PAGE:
That’s what three judges with the U.S. Court of Appeals for the D.C. Circuit concluded when they affirmed a lower court decision to dismiss Arpaio’s lawsuit challenging the president’s Deferred Action for Childhood Arrivals and Deferred Action for Parents of Americans programs.
Arpaio claimed that DACA and DAPA, which grant quasi-legal status and work permits to certain undocumented immigrants, drove up the number of people jumping the border and, thereby, increased crime in Arizona.
The court held, however, that Arpaio “failed to allege an injury that is both fairly traceable to the deferred-action policies and redressable by enjoining them.”
The sheriff’s argument that deferred deportations would lead to more crime in Maricopa County is “unduly speculative,” wrote Judge Nina Pillard, who was appointed to her position by Obama. In fact, she argued, the policies were designed to free up federal resources to deport more undocumented immigrants who had committed crimes by identifying those who had not. In order to qualify for DACA or DAPA, immigrants must be felony-free.
“If the programs are successful by their own terms, the number of crimes committed by undocumented aliens in Maricopa County should drop,” Pillard wrote.
Just because the court doesn’t think Arpaio has legal standing, however, doesn’t mean judges wholeheartedly back Obama’s actions.
In a separate opinion. Judge Janice Rogers Brown, a George W. Bush appointee, lamented “the need to show concrete injury,” which she argued makes it “virtually impossible to challenge many decisions made in the modern regulatory state.”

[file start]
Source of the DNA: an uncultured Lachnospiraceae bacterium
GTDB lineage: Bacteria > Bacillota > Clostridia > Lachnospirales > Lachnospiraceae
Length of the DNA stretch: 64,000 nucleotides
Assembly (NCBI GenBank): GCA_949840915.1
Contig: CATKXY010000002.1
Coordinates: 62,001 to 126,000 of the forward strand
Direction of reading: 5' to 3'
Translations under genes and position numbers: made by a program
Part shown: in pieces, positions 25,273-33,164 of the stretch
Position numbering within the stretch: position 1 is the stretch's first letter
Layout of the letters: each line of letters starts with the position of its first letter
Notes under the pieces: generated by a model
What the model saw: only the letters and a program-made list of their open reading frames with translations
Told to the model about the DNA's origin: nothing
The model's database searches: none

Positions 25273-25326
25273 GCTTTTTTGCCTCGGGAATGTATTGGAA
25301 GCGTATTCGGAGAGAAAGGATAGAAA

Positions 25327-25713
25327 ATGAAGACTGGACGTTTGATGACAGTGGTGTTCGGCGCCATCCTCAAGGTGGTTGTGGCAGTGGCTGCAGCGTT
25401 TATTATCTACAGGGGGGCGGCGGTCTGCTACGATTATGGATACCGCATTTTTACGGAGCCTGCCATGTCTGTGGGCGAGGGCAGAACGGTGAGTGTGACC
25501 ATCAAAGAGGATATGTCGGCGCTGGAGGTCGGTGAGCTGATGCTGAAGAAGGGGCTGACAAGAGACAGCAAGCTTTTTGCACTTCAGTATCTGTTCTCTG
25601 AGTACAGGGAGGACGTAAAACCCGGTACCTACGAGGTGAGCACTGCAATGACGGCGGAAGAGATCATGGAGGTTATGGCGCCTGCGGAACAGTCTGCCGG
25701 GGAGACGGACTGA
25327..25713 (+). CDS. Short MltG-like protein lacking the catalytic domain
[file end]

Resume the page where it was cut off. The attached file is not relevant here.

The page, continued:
“If the programs are successful by their own terms, the number of crimes committed by undocumented aliens in Maricopa County should drop." — Judge Nina Pillard
She expressed strong doubts about the constitutionality of DACA and DAPA, which were initiated via executive order.
Despite the Department of Homeland Security’s “dazzling spin,” Brown posited that the programs represent a “categorical suspension of existing law” that, when combined with work authorization, “arguably crosses the line between implementing the law and making it.”
White House deputy press secretary Eric Schultz praised the ruling in a statement.
"The court correctly recognized that the Constitution does not permit federal courts to hear lawsuits that rest on baseless speculation," he said. "We will continue to work toward resolving the legal challenges so that the administration can move forward with implementing all of the president's common sense immigration policies."